High nutrient concentrations in the water column, including total P concentrations above 10 ppb, can cause dissolution and damage to periphyton (Gaiser 2008). Consequently, large-scale loss and shift in the periphyton community assemblage due to high P concentrations may negatively affect the invertebrate and fish communities that depend on periphyton as a food source.

Conversion of the Everglades into agricultural and urban land uses contributed to the wide-ranging decline of periphyton communities and their associated fish and macroinvertebrate communities. On the other hand, increased hydroperiod due to water management and hydrological restoration can encourage periphyton recovery and improved fish and invertebrate communities. In the long term, periphyton communities are expected to flourish with additional hydrological restoration in the Everglades (Gaiser 2008).

Ongoing Activities

Periphyton has been studied to a great extent in the Everglades because of its distinctive qualities and how it quickly responds to disturbance. These qualities allow scientists to use periphyton as an early warning indicator for impending changes to the environment. Another advantage is that periphyton communities are located throughout the Everglades, which allows scientists to monitor large areas for alterations and anthropogenic effects (Gaiser 2008). Scientists use this information to help manage water movement to ensure the health of the Everglades ecosystem.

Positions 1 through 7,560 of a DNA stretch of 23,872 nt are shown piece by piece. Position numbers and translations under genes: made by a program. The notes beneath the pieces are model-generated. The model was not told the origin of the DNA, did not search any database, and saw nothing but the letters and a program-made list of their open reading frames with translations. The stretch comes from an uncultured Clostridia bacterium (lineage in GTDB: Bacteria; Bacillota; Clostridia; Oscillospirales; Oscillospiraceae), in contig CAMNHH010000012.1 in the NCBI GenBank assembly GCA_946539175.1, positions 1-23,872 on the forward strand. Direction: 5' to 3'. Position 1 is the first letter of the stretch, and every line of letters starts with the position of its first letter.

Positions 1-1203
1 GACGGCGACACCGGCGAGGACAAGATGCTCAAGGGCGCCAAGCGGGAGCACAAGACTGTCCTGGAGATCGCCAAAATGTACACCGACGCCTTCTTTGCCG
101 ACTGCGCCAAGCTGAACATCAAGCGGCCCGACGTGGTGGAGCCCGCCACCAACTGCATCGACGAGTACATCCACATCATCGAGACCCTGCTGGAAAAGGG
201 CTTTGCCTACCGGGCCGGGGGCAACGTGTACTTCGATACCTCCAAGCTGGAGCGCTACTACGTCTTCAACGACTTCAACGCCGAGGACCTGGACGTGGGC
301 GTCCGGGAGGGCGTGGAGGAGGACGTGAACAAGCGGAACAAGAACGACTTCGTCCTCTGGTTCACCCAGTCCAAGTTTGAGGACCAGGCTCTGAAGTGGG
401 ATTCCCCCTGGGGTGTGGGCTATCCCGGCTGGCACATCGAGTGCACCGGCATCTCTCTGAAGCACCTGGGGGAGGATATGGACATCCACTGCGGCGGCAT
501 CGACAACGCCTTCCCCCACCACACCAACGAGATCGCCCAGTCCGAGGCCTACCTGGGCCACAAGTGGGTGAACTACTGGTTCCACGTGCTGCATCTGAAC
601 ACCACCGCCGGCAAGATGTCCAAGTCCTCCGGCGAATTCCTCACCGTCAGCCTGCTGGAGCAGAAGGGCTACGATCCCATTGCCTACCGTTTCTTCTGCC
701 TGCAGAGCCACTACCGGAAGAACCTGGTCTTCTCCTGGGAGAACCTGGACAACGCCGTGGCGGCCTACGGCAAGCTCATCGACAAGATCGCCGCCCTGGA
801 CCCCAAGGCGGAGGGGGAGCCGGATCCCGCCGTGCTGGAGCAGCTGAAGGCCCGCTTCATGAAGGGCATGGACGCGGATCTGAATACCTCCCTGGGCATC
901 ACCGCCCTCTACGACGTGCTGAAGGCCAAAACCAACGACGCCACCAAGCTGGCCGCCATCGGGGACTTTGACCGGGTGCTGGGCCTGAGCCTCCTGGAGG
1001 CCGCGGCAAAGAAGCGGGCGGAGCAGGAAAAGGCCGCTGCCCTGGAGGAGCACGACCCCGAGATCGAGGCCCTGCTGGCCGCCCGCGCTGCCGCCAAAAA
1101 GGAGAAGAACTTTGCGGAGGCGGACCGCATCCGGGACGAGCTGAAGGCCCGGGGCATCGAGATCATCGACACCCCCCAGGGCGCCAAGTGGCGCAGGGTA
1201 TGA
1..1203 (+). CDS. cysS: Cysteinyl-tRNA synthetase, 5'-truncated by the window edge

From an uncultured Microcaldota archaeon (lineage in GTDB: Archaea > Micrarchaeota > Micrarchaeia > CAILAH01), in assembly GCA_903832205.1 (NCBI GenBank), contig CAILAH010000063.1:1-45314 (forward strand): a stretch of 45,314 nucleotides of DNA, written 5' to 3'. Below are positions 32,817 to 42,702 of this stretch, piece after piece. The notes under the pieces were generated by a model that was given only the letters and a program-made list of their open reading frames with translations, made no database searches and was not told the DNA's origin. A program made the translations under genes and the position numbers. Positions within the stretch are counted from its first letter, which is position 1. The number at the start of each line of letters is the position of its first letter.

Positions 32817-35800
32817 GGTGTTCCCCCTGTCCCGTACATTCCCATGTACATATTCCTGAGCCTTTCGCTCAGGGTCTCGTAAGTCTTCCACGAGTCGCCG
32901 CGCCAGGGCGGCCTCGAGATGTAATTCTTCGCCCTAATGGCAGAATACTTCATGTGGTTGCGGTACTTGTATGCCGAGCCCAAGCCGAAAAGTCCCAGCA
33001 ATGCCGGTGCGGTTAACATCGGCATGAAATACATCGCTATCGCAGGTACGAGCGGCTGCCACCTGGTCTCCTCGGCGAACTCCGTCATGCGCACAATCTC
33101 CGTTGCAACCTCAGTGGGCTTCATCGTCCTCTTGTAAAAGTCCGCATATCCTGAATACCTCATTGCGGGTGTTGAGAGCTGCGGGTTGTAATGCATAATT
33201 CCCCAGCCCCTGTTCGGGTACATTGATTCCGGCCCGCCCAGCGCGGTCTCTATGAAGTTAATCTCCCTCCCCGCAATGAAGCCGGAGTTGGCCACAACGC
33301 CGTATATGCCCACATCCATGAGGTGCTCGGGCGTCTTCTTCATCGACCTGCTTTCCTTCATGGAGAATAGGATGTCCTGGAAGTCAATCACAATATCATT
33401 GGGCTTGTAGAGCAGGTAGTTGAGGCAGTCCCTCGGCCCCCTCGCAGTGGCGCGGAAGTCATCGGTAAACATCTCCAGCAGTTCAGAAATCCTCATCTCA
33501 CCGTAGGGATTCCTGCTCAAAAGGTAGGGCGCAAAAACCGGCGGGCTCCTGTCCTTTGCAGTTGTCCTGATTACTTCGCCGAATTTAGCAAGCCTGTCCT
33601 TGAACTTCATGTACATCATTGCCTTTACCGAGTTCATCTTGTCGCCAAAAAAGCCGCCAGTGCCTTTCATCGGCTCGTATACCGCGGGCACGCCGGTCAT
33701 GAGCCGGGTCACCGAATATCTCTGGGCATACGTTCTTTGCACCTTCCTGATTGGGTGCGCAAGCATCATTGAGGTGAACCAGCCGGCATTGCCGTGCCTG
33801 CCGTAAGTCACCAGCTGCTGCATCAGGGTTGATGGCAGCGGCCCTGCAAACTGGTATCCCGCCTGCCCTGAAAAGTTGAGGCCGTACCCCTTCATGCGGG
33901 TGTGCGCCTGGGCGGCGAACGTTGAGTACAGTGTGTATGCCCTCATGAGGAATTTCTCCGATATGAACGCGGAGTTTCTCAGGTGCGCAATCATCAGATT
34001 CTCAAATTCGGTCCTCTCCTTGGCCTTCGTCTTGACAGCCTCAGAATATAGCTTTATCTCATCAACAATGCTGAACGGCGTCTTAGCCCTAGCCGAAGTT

The first periphyton-based stormwater treatment areas (STAs) was constructed in 2004 and utilized by 2007. This area covers 400 acres with an average water depth of two feet. The 400 acres was divided into cells and the soil removed down to the bedrock in order to prevent phosphorus flux from prior agricultural soils at the site. Water runoff first enters emergent vegetation cells, then moves into cells containing submerged aquatic vegetation (SAV). This is followed by cells containing SAV covered with periphyton and the final water treatment is accomplished by cyanobacteria-dominated periphyton mats.

Through research and monitoring, the periphyton communities in the Everglades are better understood today than decades ago. Research has provided details on periphyton composition, nutrient uptake, as well as nutrient thresholds, and has provided a better understanding of its role in nutrient cycling and the damaging effects of nutrient loading. Scientists are using this knowledge of periphyton for monitoring the restoration plans for the Everglades and also through use in the STA program.

References